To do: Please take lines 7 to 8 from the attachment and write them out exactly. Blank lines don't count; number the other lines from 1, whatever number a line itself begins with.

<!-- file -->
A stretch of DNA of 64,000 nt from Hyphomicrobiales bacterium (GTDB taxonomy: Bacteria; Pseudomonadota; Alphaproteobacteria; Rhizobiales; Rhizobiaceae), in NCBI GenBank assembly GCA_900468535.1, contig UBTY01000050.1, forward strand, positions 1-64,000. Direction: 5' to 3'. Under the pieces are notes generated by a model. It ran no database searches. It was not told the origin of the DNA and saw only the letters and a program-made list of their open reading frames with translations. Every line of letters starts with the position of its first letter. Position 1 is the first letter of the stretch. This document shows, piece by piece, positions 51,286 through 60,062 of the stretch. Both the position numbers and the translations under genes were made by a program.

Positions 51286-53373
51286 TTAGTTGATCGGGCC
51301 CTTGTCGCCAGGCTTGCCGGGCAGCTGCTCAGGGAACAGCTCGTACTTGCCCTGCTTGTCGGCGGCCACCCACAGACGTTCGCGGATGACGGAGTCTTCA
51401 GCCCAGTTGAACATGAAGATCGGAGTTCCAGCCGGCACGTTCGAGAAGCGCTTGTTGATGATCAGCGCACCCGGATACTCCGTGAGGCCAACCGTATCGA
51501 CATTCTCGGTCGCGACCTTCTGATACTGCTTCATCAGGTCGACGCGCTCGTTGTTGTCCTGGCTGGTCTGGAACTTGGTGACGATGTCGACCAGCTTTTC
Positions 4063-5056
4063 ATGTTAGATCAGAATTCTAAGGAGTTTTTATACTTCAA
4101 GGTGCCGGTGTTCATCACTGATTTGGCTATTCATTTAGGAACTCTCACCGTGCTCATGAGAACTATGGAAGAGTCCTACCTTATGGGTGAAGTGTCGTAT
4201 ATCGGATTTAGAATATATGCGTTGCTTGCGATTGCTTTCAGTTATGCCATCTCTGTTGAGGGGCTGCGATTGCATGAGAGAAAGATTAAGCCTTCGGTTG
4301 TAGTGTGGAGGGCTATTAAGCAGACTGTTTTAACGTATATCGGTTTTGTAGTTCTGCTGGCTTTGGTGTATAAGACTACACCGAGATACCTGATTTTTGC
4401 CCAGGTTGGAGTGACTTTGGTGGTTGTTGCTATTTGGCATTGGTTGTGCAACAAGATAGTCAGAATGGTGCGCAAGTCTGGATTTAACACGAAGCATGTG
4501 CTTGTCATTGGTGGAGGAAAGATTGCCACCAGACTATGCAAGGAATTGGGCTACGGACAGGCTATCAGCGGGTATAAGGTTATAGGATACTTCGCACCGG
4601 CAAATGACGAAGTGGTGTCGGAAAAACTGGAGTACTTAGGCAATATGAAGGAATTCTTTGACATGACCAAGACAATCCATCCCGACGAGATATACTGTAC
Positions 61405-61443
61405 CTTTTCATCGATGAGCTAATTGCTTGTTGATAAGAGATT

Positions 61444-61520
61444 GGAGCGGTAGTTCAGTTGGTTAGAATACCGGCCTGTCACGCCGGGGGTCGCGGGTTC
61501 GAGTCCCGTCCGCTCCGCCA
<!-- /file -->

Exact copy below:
Positions 4063-5056
4063 ATGTTAGATCAGAATTCTAAGGAGTTTTTATACTTCAA